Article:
diminished structural brain integrity in long-term cannabis users reflects a history of polysubstance use



      Cannabis legalization and use are outpacing our understanding of its long-term effects on brain and behavior, which is fundamental for effective policy and health practices. Existing studies are limited by small samples, cross-sectional measures, failure to separate long-term from recreational use, and inadequate control for other substance use. Here, we address these limitations by determining the structural brain integrity of long-term cannabis users in the Dunedin Study, a longitudinal investigation of a population-representative birth cohort followed to midlife.


      We leveraged prospective measures of cannabis, alcohol, tobacco, and other illicit drug use, in addition to structural neuroimaging in 875 Study members at age 45 to test for differences in both global and regional grey and white matter integrity between long-term cannabis users and lifelong non-users. We additionally tested for dose-response associations between continuous measures of cannabis use and brain structure, including careful adjustments for use of other substances.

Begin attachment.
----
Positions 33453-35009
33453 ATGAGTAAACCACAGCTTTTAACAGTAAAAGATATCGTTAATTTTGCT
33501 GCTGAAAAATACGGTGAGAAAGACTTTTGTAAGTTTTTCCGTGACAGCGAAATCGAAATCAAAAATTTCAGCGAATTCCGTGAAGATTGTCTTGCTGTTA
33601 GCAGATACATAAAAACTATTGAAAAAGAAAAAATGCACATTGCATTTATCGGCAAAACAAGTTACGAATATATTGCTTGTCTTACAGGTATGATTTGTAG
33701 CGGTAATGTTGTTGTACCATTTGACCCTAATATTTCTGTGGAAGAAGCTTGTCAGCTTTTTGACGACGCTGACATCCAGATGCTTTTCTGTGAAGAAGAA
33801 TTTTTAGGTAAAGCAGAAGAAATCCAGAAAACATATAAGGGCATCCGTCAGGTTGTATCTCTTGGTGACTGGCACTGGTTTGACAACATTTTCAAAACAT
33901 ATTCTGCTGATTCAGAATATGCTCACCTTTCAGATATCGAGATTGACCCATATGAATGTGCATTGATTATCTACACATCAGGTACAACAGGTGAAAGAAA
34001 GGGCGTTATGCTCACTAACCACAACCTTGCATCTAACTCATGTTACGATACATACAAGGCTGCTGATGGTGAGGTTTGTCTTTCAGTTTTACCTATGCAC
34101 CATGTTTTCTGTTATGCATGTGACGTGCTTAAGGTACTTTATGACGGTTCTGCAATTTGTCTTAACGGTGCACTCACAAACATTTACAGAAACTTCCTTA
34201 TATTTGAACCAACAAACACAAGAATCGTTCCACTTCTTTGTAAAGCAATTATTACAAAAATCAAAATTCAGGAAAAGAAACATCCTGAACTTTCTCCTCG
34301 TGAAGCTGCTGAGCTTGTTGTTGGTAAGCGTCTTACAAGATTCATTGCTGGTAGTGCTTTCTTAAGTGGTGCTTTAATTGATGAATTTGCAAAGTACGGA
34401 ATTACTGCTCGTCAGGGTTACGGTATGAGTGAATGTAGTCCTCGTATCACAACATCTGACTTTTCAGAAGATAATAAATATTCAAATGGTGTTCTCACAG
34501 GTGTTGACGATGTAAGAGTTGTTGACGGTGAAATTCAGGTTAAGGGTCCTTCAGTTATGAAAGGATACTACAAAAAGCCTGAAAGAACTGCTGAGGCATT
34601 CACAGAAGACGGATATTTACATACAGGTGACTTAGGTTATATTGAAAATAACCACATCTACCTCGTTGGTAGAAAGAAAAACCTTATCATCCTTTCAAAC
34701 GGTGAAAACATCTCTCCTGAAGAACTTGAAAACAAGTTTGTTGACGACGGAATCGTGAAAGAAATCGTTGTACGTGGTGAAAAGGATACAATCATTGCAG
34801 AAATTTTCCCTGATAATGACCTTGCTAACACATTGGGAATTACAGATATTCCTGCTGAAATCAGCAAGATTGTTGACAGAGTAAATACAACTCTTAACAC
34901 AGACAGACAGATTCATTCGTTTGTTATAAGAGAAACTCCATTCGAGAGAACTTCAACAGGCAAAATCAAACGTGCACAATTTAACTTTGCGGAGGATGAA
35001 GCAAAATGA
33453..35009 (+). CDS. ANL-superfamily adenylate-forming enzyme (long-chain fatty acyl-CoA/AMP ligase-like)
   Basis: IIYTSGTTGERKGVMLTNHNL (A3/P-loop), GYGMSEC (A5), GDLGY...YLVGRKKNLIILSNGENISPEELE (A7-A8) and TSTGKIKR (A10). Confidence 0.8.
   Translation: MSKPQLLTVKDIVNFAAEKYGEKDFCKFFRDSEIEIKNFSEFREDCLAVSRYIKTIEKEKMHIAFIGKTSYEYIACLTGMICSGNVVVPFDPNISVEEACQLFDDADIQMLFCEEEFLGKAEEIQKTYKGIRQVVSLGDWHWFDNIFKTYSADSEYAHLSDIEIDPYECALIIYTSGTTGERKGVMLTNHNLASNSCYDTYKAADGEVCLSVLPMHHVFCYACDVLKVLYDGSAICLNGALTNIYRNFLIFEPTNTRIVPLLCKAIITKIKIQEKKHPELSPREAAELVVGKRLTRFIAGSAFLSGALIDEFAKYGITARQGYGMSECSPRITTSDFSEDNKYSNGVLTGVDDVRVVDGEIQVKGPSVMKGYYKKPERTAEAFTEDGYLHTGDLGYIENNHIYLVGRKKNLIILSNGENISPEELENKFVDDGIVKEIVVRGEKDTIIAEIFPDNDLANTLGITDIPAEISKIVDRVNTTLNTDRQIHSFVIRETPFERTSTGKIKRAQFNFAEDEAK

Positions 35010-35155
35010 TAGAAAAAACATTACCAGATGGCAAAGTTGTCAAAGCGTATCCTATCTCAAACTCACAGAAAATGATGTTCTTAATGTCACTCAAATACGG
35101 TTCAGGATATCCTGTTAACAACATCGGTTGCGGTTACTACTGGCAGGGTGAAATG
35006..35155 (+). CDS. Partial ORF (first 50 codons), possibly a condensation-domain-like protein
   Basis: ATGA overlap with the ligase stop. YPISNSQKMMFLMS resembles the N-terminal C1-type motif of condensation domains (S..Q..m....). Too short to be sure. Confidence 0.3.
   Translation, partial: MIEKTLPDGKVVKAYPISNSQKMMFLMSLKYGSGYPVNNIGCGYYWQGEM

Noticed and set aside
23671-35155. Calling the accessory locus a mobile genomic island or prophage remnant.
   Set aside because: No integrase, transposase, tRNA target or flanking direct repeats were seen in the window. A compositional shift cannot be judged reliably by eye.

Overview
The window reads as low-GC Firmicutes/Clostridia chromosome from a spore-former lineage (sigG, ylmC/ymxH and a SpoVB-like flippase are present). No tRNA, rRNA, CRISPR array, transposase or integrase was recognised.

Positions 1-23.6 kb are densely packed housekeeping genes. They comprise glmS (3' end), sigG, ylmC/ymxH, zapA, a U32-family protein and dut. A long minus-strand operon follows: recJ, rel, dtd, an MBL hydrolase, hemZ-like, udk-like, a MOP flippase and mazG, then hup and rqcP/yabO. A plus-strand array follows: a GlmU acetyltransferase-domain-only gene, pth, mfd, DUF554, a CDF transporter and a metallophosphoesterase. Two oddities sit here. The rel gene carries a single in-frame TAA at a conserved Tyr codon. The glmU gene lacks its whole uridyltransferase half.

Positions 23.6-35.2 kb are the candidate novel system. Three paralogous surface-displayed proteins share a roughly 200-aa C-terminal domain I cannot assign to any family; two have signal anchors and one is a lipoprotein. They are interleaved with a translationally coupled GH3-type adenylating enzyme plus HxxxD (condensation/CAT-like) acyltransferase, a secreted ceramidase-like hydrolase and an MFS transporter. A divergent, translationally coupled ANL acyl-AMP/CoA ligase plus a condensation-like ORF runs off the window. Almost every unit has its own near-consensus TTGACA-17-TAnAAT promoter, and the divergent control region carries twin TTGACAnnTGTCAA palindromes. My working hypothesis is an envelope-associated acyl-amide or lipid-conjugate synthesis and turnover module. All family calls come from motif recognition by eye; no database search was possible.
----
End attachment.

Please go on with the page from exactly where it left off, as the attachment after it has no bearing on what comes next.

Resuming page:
Long-term cannabis users had a thinner cortex, smaller subcortical grey matter volumes, and higher machine-learning-predicted brain age than non-users. However, these differences in structural brain integrity were explained by the propensity of long-term cannabis users to engage in polysubstance use, especially with alcohol and tobacco.


      These findings suggest that diminished midlife structural brain integrity in long-term cannabis users reflects a broader pattern of polysubstance use, underlining the importance of understanding comorbid substance use in efforts to curb the negative effects of cannabis on brain and behavior as well as establish more effective policy and health practices.


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